Trammell and Morris will wait for Hall call

While it was a great day for Tony Gwynn and Cal Ripken, Alan Trammell and Jack Morris actually lost ground on their quest for enshrinement in the Hall of Fame.

In Trammell’s case it was his lowest vote percentage since he was added to the ballot in 2002. Trammell’s vote total has hovered in a pretty narrow range over the last 6 elections: 15.7, 14.1, 13.8, 16.9, 17.7, 13.4. With him not gaining ground his chances of enshrinement will most likely rest with the Veteran’s Committee.

As for Jack Morris, he’d actually been gaining momentum. Over his 6 years on the ballot he had doubled his support, but backtracked this year. His vote totals since 2001 are: 19.61, 20.5, 22.8, 26.3, 33.3, 41.2, 37.1.

Of course both fared better than Lou Whitaker who failed to gain the requisite 5% in his only year on the ballot. On a related note, The Hardball Times has an article by Dan McLaughlin (aka The Baseball Crank) looking in detail at the Hall of Fame case for various middle infielders. Of course the Tigers double play combo is part of the discussion.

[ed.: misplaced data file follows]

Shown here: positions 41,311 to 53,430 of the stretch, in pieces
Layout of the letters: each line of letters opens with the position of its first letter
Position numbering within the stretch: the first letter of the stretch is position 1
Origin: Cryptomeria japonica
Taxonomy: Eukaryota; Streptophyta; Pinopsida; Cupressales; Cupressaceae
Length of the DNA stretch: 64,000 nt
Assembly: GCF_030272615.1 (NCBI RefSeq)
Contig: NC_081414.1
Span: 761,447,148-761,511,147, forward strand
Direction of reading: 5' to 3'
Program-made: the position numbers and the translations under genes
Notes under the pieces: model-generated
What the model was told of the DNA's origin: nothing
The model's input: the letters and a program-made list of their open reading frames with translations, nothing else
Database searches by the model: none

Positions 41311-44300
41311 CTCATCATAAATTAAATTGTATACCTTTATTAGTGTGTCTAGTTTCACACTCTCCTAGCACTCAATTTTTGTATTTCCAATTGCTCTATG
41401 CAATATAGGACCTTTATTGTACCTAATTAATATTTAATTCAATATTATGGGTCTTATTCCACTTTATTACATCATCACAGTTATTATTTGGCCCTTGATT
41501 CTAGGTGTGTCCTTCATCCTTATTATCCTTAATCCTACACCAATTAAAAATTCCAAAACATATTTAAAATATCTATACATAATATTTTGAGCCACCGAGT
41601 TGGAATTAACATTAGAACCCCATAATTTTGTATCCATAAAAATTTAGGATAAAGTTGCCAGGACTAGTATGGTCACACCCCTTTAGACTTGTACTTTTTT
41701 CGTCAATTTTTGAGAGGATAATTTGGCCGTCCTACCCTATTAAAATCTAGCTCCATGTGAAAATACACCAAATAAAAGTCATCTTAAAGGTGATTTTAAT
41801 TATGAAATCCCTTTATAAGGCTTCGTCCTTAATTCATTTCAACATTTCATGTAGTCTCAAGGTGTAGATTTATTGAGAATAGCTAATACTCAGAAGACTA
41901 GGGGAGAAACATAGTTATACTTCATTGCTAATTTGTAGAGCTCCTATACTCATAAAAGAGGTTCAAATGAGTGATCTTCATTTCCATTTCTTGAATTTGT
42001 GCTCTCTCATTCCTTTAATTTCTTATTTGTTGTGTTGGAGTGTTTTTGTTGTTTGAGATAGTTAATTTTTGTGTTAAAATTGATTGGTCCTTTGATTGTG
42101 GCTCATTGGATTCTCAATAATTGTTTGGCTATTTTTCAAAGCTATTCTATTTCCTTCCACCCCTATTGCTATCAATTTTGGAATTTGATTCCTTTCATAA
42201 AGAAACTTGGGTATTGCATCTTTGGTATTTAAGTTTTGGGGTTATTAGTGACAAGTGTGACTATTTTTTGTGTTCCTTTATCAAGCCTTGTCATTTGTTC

3 Comments

  1. Geoff Young

    January 11, 2007 at 2:00 am

    Morris always has seemed a bit “iffy” to me, his postseason exploits notwithstanding. The continued exclusion of Trammell bothers me. If Ozzie Smith deserves enshrinement, then surely so does Trammell.

  2. billfer

    January 11, 2007 at 7:08 am

    I feel the same way Geoff. I can’t really mount a case for Morris as long as Blyleven is on the outside loooking in.

    As for Trammell, I’m not sure if he’s a surefire Hall of Famer, but the disparity in Smith and Trammell’s hall support far outweights the disparity in their careers.

    Now Whitaker is the one who really got shafted…

  3. Kyle J

    January 11, 2007 at 2:22 pm

    As the years go by, I think Morris’ chances of getting in through the Veterans Committee will be much better than Trammell’s. Tram’s numbers will pale in comparison to A-Rod, Nomar, Jeter, and Tejada. Meanwhile, Morris’ ERA won’t look quite as inflated compared to the top starting pitchers of recent years.

    With regard to Trammell and Ozzie, I think you have to chalk it up to Ozzie being (1) more flamboyant and (2) an innovator/star at one particular aspect of the game. This is where the “fame” in Hall of Fame comes into play.